Natural Resource Governance, Inequality & Human Rights
Natural resource governance is fundamentally about who can decide which resources can be used by whom and about how decision-making around these questions should be undertaken. The outcomes of such decision-making have profound consequences for the distribution of wealth, power, authority and risk exposure at the local, national and international levels.
This component of our larger Inequality Project identifies various sites in which natural resource governance takes place, from human rights and international investment law to private regulation and certification schemes. We consider how both the existence and operation of these sites might create, accentuate or ameliorate forms of unequal distribution.
Project activities include a semester-long seminar and speaker series (Fall 2016), a conference (Spring 2017), a series of panels at the Law and Society Association Conference (New Orleans, June 2016), a call for papers for the 2017 Law and Society Association Conference (Mexico City, June 2017), an ongoing working group, roundtables and panels on various sites of governance, summer internship opportunities for students working with partner organizations (Summer and Fall 2016 and 2017), fieldwork grants for graduate students, and research reports.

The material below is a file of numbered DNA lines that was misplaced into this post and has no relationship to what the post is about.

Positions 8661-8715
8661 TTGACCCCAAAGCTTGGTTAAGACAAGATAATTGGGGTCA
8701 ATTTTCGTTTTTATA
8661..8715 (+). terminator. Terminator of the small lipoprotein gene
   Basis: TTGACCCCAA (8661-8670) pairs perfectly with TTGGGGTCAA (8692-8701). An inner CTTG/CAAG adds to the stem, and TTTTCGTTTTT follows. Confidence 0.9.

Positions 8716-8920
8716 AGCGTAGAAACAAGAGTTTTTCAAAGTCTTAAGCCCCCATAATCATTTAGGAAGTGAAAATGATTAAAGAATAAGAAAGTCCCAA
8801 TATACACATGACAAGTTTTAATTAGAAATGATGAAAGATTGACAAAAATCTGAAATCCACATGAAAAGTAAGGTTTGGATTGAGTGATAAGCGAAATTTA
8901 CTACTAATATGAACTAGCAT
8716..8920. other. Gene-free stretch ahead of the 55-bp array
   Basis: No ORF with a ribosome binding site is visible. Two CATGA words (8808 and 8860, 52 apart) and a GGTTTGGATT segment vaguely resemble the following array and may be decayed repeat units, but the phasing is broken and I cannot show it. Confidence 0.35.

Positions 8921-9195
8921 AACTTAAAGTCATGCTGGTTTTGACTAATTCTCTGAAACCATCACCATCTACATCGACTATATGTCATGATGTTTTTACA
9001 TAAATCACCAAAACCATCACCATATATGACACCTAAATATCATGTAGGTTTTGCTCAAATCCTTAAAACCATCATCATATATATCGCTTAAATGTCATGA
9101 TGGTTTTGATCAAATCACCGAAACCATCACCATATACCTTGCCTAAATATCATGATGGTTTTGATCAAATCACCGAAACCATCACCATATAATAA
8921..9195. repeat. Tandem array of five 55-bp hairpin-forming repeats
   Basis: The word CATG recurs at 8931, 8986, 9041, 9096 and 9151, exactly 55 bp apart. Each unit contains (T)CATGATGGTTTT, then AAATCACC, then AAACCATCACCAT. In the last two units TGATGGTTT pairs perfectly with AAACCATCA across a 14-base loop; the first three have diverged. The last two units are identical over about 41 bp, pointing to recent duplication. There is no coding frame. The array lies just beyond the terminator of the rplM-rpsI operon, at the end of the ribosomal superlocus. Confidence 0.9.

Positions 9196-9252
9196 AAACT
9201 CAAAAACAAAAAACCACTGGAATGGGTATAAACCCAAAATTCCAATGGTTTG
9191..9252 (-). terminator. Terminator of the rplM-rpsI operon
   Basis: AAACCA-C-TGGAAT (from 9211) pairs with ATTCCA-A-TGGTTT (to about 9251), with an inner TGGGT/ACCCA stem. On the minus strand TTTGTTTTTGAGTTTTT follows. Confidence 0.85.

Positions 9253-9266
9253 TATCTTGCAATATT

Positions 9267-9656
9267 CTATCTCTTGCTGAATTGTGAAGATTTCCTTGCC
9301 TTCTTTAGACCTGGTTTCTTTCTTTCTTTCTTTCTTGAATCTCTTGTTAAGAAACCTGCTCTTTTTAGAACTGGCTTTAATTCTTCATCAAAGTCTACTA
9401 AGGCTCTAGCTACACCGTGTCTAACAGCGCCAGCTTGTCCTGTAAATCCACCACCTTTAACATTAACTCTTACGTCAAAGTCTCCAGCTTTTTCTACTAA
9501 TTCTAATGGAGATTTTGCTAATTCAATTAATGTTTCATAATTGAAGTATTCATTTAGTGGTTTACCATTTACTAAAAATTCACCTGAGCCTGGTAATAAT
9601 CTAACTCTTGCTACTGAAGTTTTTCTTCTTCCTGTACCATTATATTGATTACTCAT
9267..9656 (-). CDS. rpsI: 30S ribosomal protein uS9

- Certifying Human Rights in Global Supply Chains
- Certifiably Fair: Can Consumers Monitor Human Rights?
- Rights, Resources, Territory: The Struggles of the Garifuna and Lenca in Honduras
- Environmental Martyrdom & Defenders of the Forest
- Fighting Organized and Environmental Crime in Central America: Unraveling Structural Conditions and Policy Limitations
- Extraction, Indigenous Rights and Prior Consent
- Extractive Industries and Inequality: Intersections of Environmental Law, Human Rights and Environmental Justice
- The Exploitation Bias in the Transnational Law of Natural Resource Extraction
- Unsustainable International Law: Transnational Resource Extraction and Violence Against Women
- Using Ghana’s Oil Wealth to Promote Social Rights: A Vanishing Dream?